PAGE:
1. AlBuhairan, F., Abbas, O. A., El Sayed, D., Badri, M., Alshahri, S., & de Vries, N. (2017). The relationship of bullying and physical violence to mental health and academic performance: A cross-sectional study among adolescents in the Kingdom of Saudi Arabia. International Journal of Pediatrics and Adolescent Medicine, 4(2), 61-65.
    2. Al-Raqqad, H. K., Al-Bourini`, E. S., Al Talahin, F. M., & Elias Aranki, R. M. (2017, May 29). The impacts of school bullying on student’s academic achievement from a teacher’s point of view. International Education Studies, 10(6).
    3. Ashfaq, U., Waqas, A., & Naveed, S. (2018). BULLYING PREVENTION PROGRAMS IN THE DEVELOPING WORLD: WAY FORWARD FOR PAKISTAN. Pakistan Journal of Public Health, 8(4), 174-175.
    4. Benbenishty, R., Astor, R. A., Roziner, I., & Wrabel, S. L. (2016). Testing the causal links between school climate, school violence, and school academic performance: A cross-lagged panel autoregressive model. Educational Researcher, 45(3), 197-206.
    5. Caputo, A. (2014). Psychological Correlates of School Bullying Victimization: Academic Self-Concept, Learning Motivation, and Test Anxiety. International Journal of Educational Psychology, 3(1), 69-99.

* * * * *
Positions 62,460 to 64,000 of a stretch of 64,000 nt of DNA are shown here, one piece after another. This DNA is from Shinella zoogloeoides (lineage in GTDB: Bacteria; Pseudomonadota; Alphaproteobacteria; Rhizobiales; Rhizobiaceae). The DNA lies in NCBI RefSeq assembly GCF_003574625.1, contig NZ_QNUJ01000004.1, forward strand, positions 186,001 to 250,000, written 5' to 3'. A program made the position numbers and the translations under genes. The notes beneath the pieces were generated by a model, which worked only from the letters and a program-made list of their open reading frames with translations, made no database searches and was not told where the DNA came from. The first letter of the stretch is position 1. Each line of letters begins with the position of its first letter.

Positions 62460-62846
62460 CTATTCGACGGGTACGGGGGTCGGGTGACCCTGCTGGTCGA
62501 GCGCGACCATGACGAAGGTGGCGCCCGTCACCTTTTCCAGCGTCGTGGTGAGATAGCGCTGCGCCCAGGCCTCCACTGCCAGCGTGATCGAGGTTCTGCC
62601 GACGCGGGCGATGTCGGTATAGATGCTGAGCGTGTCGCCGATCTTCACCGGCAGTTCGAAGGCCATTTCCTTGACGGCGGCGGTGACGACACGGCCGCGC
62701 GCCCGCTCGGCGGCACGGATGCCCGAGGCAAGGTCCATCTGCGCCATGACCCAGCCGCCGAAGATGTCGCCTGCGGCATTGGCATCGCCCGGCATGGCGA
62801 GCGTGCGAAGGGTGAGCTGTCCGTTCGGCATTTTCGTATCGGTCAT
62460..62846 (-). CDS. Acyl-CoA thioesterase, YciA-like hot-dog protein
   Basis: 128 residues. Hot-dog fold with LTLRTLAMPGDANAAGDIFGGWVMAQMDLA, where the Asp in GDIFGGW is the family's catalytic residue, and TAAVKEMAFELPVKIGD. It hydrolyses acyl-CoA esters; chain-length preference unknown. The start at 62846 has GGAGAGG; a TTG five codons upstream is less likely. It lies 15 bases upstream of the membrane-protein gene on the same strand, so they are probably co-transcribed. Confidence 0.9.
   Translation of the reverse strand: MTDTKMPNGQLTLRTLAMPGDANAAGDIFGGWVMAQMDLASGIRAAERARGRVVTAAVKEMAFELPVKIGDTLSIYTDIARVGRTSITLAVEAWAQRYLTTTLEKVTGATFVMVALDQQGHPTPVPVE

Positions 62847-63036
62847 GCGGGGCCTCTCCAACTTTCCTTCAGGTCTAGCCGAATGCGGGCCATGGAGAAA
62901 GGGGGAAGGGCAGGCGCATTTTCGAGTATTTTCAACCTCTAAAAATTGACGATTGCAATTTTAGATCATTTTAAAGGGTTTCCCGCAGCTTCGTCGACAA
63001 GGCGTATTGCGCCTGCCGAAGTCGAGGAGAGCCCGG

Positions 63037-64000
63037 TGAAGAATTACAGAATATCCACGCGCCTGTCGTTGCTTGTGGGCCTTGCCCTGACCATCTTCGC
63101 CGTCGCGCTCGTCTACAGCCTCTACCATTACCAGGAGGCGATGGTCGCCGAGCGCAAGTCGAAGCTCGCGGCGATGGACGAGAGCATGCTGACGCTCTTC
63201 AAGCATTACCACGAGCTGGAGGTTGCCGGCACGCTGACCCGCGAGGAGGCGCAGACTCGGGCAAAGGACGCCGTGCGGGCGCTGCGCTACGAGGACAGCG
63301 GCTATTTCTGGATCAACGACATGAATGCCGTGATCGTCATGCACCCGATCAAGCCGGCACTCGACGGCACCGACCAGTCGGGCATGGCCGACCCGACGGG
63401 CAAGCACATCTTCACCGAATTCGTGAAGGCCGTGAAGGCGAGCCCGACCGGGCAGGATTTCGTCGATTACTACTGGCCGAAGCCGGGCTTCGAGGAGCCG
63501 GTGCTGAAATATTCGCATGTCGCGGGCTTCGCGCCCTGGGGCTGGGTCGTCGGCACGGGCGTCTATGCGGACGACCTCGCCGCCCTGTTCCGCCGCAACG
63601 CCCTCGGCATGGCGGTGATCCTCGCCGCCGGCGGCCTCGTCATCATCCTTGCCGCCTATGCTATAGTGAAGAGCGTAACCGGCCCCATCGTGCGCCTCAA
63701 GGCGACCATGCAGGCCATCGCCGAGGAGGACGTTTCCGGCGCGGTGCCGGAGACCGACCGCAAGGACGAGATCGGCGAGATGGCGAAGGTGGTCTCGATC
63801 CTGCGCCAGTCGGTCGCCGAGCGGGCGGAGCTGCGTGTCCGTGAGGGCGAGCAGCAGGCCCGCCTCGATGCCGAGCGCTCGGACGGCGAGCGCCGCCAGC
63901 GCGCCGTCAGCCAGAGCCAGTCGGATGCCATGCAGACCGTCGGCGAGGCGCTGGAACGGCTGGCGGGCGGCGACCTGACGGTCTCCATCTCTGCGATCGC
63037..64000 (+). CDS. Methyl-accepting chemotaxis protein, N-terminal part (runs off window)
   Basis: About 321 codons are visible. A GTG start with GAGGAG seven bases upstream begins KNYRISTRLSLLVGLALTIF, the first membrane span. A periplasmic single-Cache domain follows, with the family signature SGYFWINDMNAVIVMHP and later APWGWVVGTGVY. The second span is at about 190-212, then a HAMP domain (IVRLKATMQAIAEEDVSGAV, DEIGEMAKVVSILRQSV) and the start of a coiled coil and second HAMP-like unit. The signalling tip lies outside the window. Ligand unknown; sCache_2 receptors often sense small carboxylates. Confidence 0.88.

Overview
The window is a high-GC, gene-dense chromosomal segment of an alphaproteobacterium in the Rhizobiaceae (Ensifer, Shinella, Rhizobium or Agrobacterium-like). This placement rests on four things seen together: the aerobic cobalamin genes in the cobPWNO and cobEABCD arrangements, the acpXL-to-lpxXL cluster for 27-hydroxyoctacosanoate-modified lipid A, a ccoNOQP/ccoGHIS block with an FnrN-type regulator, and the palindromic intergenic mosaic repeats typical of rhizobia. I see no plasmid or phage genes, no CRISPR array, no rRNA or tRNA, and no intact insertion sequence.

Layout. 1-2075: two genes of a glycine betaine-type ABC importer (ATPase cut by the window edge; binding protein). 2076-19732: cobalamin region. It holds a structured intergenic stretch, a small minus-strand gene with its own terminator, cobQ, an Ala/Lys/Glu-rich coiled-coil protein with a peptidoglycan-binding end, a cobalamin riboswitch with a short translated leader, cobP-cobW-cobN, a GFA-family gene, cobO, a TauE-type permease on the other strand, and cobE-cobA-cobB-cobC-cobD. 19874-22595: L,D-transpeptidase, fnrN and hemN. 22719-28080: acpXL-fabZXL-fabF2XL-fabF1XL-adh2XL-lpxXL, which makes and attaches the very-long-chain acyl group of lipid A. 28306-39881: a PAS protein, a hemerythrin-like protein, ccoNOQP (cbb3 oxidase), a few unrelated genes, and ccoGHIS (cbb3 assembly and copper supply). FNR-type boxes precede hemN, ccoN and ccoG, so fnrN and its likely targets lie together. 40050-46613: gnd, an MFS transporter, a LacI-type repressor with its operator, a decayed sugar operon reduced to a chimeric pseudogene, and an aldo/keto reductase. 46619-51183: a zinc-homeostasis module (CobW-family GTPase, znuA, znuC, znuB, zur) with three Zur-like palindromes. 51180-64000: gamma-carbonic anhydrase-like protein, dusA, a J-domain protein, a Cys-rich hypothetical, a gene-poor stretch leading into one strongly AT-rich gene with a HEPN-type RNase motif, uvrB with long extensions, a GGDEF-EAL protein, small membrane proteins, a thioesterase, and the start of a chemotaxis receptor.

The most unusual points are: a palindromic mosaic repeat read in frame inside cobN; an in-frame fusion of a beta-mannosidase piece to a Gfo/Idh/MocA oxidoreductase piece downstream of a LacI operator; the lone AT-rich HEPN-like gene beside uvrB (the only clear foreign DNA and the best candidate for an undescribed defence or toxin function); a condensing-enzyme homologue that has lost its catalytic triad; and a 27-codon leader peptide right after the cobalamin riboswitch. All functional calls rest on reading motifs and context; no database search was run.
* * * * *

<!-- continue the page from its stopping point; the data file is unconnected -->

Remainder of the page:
6. Feldman, M. A., Ojanen, T., gesten, E. L., Smith-Schrandt, H., Brannick, M., Totura, C. M., et al. (2014). The effects of middle school bullying and victimization on adjustment through high school: Growth modeling of achievement, school attendance, and disciplinary trajectories. Psychology in Schools, 51(10), 1046-1062.
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    9. Holt, M. K., Grief Green, J., Reid, G., DiMeo, A., Espelage, D. L., Felix, E. D., et al. (2014). Associations between past bullying experiences and psychosocial and academic functioning among college students. Journal of American College Health, 62(8), 552-560.
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    14. Reed, K. P., Nugent, W., & Cooper, R. L. (2015). Testing a path model of relationships between gender, age, and bullying victimization and violent behavior, substance abuse, depression, suicidal ideation, and suicide attempts in adolescents. Children and Youth Services Review, 55, 128-137.
    15. Shetgiri, R. (2017). Bullying and children’s academic performance. Academic pediatrics, 17(8), 797-798.
    16. Smolleck, L. A. (2018). Creating Safe Schools: The Importance of Peers in Bully Prevention Programs. Advances in Social Sciences Research Journal, 5(6).
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    20. Young-Jones, A., Fursa, S., Byrket, J. S., & Sly, J. S. (2015, March). Bullying affects more than feelings: the long-term implications of victimization on academic motivation in higher education. Social Psychology of Education, 18(1), 185-200.